a willing mind, according as God hath prospered you,” and of others I will not speak. They must "give an account of their stewardship” to the Great Proprietor of all they possess another day! But covetousness is the curse of the soul, and the church, where it prevails. It is a sin that lurks under so many specious disguises, and assumes so many flattering names of prudence-economy-good management-foresight--carefulness
-frugality—that it is with great difficulty ever detected. And while many are excommunicated from fellowship with the saints, at the sacramental feast, on account of crimes over which we weep, the covetous professor, whose conduct has made the heart of many a faithful pastor bleed, is allowed to remain ! Well, thus much we know, and thus far I will be bold to remind you, in the solemn language of an apostle, “that neither thieves, nor covetous, nor extortioners, shall inherit the kingdom of God," any more than “ drunkards, revilers, or fornicators."*
From the connection of the word in the second verse, with the general precept in the first, we learn this fact, that the gift of “alms” is a deed of justice as well as mercy. And is not this reasonable and obvious ? Have not the poor a just claim to a share of the abundance of the rich? Have they not the same Father in heaven as we have? And is not the disparity which appears in earthly possessions, designed to teach us that those who have much are to spare a portion to those who have little? However the covetous idolater may regard the sentiment as legal, it stands in the book of the law of God—that “pure religion and undefiled before God and the Father is this, To visit the fatherless and widows in their affliction, and to keep himself unspotted from the world.”+ Pour your silver and gold into the treasury of God, for the diffusion of his knowledge among those “who are ready to perish ;” but let not the cry of the destitute and needy be disregarded. With the deepest solicitude for the salvation of the soul, the Lord Jesus blended the most compassionate tenderness for the relief of the body. Shut not your ears, therefore, against the lamentation of the orphan, and the wailing of the widow, “bereaved of the husband of her youth.' Leave not the aged and the dying to pine in anguish,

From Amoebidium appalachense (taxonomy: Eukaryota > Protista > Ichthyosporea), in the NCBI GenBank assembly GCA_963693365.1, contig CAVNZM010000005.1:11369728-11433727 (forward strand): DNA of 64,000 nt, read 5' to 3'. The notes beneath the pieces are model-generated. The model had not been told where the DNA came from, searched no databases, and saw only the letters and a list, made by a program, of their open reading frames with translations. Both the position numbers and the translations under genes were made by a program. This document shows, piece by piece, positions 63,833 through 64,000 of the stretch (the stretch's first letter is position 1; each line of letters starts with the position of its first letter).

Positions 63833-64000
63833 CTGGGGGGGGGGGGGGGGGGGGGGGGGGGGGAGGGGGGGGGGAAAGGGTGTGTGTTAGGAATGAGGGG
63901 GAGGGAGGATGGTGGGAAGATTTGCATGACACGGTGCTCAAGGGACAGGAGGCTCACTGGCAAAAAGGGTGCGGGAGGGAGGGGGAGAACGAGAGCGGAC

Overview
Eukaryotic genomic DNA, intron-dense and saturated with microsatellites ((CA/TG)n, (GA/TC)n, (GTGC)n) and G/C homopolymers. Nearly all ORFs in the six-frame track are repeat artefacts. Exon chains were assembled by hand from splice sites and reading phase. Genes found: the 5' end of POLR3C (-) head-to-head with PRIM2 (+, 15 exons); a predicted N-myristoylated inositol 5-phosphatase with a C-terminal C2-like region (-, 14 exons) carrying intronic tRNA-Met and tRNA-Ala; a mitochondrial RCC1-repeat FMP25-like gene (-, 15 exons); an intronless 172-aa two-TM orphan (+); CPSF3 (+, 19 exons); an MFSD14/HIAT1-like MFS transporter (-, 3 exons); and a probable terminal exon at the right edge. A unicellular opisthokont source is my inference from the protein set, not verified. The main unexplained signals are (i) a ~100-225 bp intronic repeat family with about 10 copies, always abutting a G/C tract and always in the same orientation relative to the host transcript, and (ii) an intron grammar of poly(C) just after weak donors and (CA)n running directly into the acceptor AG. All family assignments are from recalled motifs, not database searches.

* I Cor. vi. 10.
+ James i. 27.
unpitied and unfed. Suffer not the hospital for the diseased, and the asylum for the wretched outcast from human society, to fall into desolation, in order that ye might build the temple of the Lord. He asks for no such disproportionate offerings at your hands. Relieve the body that you may benefit the soul.
II. OBSERVE THE EVILS TO BE AVOIDED IN ITS
Those which are specified in the text, and which I have now to consider for our mutual guidance, are—the love of human applause, and an ostentatious notoriety.
First. We are to avoid the desire of human applause, in these deeds of benevolence and justice. “ Take heed that ye do not your righteousness before men, to be seen of them.” The word “seen” is very significant, and alludes to the eager gaze of the theatrical crowd, whose worthless admiration the obsequious performer strives to obtain. Against such a motive we are here solemnly admonished. Not that we are to be ashamed of doing that which we ought to do before men: “ for they are to see our good works, that they might glorify our Father which is in heaven;" but it is one thing to do them in their presence, that they may be constrained by the example to honour God by doing the same, and another to do them for the miserable purpose of their applauding ourselves. There are some cases in which it would be sinful cowardice to attempt to conceal a religious action. It would amount to a tacit admission, either that the Christian religion was untenable, and disgraceful to the man who espoused it; or that the individual had not courage to profess it before others. And take whichever alternative you may, it would be reproachful in the extreme. But we are not to assume, like the actor on a stage, a character which does not belong to us, in order to obtain the empty